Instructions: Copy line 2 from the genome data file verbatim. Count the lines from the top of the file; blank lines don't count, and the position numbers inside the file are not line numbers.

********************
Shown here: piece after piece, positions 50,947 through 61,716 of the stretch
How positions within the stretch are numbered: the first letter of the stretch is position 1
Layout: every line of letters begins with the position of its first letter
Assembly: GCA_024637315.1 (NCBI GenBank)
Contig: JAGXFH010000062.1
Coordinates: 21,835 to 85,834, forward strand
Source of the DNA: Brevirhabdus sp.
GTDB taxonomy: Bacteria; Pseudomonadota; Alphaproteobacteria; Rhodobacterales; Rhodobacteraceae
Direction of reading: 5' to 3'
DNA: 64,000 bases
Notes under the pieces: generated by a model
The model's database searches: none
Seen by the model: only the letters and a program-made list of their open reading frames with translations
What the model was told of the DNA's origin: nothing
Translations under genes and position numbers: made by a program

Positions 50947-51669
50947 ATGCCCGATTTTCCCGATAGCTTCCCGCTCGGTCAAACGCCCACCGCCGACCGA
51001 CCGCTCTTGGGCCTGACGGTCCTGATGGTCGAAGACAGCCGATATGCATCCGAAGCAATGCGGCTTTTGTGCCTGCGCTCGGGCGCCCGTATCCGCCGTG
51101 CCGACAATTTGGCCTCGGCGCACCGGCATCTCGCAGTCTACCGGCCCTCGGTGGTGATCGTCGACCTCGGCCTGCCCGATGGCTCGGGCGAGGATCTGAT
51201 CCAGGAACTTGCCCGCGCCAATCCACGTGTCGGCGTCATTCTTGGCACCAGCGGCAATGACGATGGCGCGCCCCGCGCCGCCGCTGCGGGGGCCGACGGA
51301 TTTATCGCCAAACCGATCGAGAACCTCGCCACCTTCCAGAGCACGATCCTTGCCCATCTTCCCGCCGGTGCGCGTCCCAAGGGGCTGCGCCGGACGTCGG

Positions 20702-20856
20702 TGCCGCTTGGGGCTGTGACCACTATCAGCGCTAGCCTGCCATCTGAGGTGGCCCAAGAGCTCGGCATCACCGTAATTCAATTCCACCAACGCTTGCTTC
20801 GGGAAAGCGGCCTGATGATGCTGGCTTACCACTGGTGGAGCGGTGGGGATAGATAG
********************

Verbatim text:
How positions within the stretch are numbered: the first letter of the stretch is position 1